One need only walk through the health section of a bookstore to see the plethora of books on almost every aspect of the acquired immunodeficiency syndrome (AIDS). Most are informative, but many fall short in one way or another of meeting the current needs of someone looking for an objective review of the many complex issues embodied in the AIDS epidemic. Better than any other book, Confronting AIDS succeeds in doing this.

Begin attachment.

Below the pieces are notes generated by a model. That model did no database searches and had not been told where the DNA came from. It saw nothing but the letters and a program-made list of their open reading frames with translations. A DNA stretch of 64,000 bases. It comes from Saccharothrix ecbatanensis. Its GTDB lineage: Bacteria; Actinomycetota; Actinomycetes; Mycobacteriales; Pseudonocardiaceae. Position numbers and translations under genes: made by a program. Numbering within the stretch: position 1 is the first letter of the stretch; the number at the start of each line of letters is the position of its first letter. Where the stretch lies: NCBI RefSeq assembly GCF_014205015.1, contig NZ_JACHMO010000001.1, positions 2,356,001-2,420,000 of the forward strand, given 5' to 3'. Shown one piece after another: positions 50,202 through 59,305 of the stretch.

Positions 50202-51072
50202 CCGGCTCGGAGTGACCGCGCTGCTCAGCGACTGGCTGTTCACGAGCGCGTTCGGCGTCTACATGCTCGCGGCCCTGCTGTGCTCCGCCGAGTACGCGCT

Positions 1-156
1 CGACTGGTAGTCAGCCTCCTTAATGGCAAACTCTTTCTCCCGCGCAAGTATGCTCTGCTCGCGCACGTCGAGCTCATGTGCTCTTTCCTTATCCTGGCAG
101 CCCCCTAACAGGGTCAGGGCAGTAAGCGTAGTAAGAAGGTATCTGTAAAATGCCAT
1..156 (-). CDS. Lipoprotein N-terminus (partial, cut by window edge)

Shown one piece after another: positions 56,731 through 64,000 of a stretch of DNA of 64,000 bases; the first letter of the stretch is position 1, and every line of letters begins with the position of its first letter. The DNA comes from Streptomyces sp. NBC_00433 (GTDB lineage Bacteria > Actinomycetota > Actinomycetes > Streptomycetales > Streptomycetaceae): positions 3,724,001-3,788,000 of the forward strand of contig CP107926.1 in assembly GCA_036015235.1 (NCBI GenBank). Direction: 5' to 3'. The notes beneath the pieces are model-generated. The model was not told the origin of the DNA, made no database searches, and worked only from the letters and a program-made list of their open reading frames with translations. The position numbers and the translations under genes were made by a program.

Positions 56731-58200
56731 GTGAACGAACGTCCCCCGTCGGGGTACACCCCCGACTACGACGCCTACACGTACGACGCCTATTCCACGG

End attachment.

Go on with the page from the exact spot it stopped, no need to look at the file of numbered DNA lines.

Using a committee of nationally and internationally respected scientists, scholars, and clinicians, the Institute of Medicine—National Academy of Sciences—held two public meetings and also invited a number of individuals to provide reports on the broad range of issues raised by the AIDS crisis—not only medical, but issues related to public health, law, economics, ethics, etc. The result is a text that has captured the complexities of the disease in a concise and straightforward manner. Rather than a collection